That troubling word, “consumer”

Jerry —  June 7, 2011 — 7 Comments

The genesis of my Relationship Economy thesis was a realization, back around 1994 when I was writing Esther Dyson’s monthly tech newsletter Release 1.0, that the word “consumer” made me really uncomfortable.

I followed that energy, and it proved invaluable. Ideas kept unfolding from that initial premise. I began to notice the consumerization of so many spheres of human activity, from how we educate our children to how we elect our governments and how we pray to our Gods. I paid attention to the language of marketing to consumers, to the metaphors and business models that had spun out as a result.

Like the REXcast I posted just before, this is a look at what started me down my current path.

Again, even more gratitude to Jean Russell for the camera work.



7 responses to That troubling word, “consumer”

  1. Very nice post, and I’ll reference it when I get round to writing about war metaphors in international aid. They are rife.

    Two thoughts:

    First, I don’t think that lawyers should (or even are) scared of taking down the blank face of corporate image, and portraying the bundle of vulnerable humans within. I’ve worked with corporates and governments, and I know that each is just a group of average human beings, trying to pay the rent, get laid, stave off death, be a good person, have a bit of fun along the way. Some might be less morally attractive than others, but no different than the range of people you might find at the local pub or soccer field. In fact, I get annoyed when I hear people rail against “corporations” or “the government”, because its the same objectification of groups as “the Jews” and “the Germans.”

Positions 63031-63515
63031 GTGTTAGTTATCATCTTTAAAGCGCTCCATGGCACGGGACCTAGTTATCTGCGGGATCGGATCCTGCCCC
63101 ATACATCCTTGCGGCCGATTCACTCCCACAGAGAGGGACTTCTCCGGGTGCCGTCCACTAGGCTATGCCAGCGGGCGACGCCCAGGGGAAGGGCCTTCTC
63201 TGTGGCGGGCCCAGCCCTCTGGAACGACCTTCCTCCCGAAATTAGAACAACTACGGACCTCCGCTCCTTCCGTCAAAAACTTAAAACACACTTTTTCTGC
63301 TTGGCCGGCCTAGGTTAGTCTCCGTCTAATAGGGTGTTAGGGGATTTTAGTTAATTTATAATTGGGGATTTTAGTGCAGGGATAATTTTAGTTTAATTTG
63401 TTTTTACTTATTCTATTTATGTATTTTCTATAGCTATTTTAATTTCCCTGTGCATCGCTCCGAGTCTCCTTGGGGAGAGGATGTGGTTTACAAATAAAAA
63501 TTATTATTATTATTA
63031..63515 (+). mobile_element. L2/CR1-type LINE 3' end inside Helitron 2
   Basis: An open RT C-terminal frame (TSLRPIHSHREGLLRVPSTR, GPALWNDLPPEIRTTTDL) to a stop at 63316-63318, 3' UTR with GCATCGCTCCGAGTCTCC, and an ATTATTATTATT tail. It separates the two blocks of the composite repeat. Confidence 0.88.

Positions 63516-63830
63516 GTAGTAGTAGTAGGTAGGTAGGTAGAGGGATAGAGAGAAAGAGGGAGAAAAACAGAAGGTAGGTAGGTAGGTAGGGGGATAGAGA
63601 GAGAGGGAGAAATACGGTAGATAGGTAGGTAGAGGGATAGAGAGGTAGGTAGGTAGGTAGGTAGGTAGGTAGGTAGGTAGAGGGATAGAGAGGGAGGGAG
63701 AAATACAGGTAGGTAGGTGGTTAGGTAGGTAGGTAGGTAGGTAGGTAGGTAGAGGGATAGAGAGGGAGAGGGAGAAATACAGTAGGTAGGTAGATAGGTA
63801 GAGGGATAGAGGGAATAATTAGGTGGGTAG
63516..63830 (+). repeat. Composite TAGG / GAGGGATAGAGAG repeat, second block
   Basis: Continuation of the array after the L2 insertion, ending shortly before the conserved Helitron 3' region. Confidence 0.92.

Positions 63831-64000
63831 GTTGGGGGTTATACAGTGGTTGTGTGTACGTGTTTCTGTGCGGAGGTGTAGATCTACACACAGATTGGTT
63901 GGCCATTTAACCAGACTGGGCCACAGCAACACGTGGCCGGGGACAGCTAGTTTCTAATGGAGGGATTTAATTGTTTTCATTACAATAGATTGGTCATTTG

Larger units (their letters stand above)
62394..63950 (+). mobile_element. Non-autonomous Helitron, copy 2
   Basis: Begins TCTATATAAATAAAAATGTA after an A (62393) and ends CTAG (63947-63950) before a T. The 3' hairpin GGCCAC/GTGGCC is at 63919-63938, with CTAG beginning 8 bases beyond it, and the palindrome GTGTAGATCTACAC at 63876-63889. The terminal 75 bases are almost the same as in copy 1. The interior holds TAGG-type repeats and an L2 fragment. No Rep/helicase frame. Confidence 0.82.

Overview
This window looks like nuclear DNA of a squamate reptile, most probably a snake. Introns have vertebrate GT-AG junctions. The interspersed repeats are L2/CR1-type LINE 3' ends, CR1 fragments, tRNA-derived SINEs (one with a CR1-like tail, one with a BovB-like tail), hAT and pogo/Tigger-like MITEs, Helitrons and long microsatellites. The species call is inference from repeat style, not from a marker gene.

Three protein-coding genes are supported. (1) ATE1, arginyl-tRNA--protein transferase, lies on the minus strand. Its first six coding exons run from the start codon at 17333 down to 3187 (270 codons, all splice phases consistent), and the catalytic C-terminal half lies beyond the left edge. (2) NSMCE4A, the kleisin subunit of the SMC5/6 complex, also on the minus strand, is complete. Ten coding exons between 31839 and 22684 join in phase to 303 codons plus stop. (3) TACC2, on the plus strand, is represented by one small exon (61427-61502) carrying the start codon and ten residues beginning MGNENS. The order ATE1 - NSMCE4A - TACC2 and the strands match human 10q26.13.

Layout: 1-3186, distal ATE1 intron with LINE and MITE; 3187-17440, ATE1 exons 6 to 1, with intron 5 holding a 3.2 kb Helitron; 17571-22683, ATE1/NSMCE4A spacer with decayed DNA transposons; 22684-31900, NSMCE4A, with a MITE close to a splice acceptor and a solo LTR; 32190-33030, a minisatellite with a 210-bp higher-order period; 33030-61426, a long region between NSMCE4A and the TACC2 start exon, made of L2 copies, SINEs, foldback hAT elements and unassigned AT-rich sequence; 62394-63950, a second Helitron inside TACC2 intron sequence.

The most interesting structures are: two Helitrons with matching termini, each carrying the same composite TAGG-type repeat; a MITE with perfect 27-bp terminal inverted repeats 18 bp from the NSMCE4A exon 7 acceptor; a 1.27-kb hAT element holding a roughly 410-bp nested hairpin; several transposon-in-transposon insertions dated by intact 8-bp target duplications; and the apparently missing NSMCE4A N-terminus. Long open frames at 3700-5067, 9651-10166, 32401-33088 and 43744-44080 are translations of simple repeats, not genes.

I think you’re less like to sue a bunch of vulnerable people, than you are a “corporation”.

    Second, “consumer” is relative. It’s not just now that we are all producers. We always have been. I go to the supermarket as a consumer, but use the food I buy to produce a meal for my family. My family consumers the meal, but uses it to restore their energies for going to work at school or the office, where they produce learning, the next generation of leaders, or payments on insurance claims, or whatever. They might even go to work on a farm, to produce the food, which gets fed to the supermarket, to be produce the meals that feed the farmers…

    The economy is a circle. “Producer” and “consumer” are two sides of a transaction. But before that transaction, the producers was someone else’s consumer, and after that transaction, the consumer will in turn become producer.

  2. Hey Jerry. If you’re not averse to approaching this cluster of ideas fissues from an anarchist / anthropological / cross-cultural perspective, I’d recommend the writings of David Graeber. He’s written a lot on theories of value, the framing of consumption, commodities, and human relations. Sounds quite similar to where your head’s at.

  3. So, to be clear: your objection is not primarily an aesthetic one, right? instead, it’s the path the word leads us down …

  4. Rob: completely. This is not an issue of liking the word or not, but all the implications around it. I got a lot of great feedback from this REXcast, so I’ll be amplifying my ideas here shortly.

  5. Justin, thank you! I had Graeber in my Brain, but didn’t know much about him yet. He’s definitely perfect to bring in here. Note especially a chapter from one of his essays, titled The Very Idea of Consumption.

  6. I have two problems with “consumer”, both long standing.

    1. Long before our primary identification was as consumers, we were citizens, neighbors, etc. The older IDs seem more preferable to me.

    2. Strictly speaking, there is no consumption in the physical world, only transformation,

  7. Yeah, that particular meme’s been bothering me for some time. Remember when our primary identification was as _citizens_, not _consumers?

    Doc Searls: Consume not, lest…

    And me: Might as well face it…

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